Man on the Train (2002)
Man on the Train tells the story of two men who come to meet by chance, and in talking with one another, each begins to wonder if maybe he would be happier with the life of the other man. This is a French film and the pace is slow at times, but the conversations of these men bristle with emotion and humor, and by the time their respective appointments occur at the end of the film, they have both become quite likeable.
An aging bank robber (Johnny Hallyday) arrives by train in a small town for an easy heist, and his first order of business is to go to a drug store for some aspirin. He runs into a retired poetry teacher (Jean Rochefort), who invites him over to his place so that the thief can have a glass of water with his medicine. The teacher, seemingly lonely in his huge old house, tries to strike up conversation, but the thief is reluctant at first. Soon, though, the teacher has invited the thief to stay at his house while he's in town. Coincidentally, they both have appointments at 10:00 on Saturday: the teacher is scheduled for heart surgery, and the thief is scheduled for a robbery.
As they talk, the teacher seems to know what the thief does even before he tells him. He's snooped around and seen his guns, and tried on his leather jacket. The teacher asks prying questions, implying how exciting he thinks the thief's lifestyle is. He seems to have regrets about living a tame life. The thief, meanwhile, is quite impressed with the teacher's quiet life, in a secluded mansion in a small town. He asks if he can borrow a pair of slippers, and the teacher gladly complies. It seems like such a mundane thing, but to a thief, the mundane is out of the ordinary. The teacher says that he would love to come and help the thief out with his robbery, but his previous engagement with the surgery precludes him from doing so. The final scenes use visual poetry in lieu of words, and it's probably better that way.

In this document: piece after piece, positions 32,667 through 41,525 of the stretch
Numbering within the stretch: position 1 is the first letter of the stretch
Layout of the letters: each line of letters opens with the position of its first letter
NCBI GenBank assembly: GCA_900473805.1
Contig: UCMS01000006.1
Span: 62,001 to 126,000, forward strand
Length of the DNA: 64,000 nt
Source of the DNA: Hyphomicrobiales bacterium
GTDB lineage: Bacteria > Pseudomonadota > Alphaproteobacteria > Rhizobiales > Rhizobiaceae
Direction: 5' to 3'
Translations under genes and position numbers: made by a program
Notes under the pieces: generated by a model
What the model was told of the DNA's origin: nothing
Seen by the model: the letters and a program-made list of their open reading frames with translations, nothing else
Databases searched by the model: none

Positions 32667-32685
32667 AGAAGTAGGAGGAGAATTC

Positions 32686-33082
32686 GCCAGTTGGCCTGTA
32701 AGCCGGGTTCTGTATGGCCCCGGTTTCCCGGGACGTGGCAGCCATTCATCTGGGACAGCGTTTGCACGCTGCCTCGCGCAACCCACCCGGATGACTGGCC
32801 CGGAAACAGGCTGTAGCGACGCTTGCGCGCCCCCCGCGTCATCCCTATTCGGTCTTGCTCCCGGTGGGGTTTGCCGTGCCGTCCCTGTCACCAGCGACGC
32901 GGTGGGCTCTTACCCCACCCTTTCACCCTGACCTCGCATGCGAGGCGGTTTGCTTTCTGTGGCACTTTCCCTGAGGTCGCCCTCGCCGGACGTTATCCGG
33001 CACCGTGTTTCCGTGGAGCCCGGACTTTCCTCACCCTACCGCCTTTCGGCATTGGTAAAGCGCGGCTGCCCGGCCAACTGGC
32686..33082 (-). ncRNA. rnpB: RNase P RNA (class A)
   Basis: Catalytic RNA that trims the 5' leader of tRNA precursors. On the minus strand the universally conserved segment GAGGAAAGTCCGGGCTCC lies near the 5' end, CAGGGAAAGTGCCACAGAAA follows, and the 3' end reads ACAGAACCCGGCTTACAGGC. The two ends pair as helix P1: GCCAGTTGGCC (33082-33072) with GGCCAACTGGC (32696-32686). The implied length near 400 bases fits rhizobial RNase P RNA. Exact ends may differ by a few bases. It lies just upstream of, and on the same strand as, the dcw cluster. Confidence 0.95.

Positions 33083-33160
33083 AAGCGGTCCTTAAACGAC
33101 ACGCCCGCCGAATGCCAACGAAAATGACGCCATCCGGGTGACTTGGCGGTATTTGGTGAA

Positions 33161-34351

There is nothing terribly flashy about Man on the Train, but it has a kind of quiet beauty to it. It sucks the viewer into its story, which is simple, but filled with character quirks that make each one of these men much more than their chosen profession. You hardly ever think about an aging thief regretting his past and wishing for a boring life, but I suppose it happens, probably just as often as a person who has lived a boring life wishes for something more dramatic. For the few days that these men become acquaintances, each gets a glimpse of the other side.
March 28, 2005